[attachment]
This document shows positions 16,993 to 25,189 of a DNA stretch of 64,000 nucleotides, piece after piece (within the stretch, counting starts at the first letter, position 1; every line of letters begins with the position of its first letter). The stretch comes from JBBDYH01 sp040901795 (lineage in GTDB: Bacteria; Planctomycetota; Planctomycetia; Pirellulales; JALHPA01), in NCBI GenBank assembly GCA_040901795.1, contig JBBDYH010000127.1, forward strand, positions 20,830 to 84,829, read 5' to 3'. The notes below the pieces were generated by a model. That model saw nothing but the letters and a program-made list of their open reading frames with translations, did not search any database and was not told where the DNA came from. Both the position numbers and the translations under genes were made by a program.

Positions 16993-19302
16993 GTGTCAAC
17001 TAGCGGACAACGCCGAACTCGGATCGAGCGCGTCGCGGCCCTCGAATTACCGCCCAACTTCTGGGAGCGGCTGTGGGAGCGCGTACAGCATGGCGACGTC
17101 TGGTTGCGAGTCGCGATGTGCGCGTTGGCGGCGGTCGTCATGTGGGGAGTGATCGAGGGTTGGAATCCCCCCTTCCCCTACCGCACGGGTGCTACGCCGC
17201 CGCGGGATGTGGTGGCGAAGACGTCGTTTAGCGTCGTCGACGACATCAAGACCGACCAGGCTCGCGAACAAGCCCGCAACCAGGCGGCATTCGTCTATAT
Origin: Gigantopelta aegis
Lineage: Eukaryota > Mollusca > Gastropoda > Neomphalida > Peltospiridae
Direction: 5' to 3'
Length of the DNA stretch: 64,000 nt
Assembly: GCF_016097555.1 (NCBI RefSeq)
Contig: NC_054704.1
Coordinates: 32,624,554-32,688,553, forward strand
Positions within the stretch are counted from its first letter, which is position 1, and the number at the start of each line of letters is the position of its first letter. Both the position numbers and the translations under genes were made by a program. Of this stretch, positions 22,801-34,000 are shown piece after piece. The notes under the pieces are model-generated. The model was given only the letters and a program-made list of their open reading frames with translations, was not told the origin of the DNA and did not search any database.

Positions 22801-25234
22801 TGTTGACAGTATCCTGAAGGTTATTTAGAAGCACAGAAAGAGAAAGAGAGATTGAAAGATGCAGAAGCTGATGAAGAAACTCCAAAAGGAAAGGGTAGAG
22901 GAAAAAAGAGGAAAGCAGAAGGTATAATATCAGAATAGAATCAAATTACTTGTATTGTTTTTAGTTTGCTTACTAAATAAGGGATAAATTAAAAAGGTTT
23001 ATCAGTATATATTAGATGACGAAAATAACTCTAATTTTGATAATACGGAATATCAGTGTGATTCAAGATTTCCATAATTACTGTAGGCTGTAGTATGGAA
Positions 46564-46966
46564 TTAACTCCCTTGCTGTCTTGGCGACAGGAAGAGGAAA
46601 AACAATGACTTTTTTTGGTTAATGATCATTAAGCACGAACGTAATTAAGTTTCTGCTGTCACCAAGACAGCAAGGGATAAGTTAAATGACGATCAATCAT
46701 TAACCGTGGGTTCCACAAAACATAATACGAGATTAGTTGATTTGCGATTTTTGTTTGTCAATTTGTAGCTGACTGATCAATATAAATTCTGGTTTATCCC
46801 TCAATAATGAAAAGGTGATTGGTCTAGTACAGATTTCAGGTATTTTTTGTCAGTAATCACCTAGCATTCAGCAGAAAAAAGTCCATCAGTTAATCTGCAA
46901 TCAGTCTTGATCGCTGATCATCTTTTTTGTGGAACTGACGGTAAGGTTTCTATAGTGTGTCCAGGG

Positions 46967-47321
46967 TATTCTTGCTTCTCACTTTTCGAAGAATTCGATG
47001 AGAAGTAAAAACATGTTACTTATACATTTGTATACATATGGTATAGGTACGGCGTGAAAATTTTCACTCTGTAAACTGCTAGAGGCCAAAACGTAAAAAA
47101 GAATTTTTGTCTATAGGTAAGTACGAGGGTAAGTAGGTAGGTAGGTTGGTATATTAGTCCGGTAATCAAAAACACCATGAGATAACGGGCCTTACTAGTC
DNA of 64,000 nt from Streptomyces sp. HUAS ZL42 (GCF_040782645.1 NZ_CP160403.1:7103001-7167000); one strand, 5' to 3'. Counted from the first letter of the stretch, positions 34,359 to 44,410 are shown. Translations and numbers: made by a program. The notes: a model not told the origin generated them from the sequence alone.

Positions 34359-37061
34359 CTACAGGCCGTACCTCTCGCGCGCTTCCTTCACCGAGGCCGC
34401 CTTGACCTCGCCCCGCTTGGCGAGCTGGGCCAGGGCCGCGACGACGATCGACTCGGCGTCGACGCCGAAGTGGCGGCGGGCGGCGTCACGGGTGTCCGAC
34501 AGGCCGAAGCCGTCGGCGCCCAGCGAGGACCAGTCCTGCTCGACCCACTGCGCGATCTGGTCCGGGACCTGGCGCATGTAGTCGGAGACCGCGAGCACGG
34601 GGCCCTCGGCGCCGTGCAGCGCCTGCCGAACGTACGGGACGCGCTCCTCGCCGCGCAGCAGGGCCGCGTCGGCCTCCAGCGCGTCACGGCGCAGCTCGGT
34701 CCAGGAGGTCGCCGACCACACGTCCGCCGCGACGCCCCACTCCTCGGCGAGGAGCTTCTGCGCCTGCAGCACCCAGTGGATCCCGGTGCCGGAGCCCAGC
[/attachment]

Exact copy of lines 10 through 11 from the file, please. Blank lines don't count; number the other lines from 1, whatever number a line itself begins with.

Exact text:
Length of the DNA stretch: 64,000 nt
Assembly: GCF_016097555.1 (NCBI RefSeq)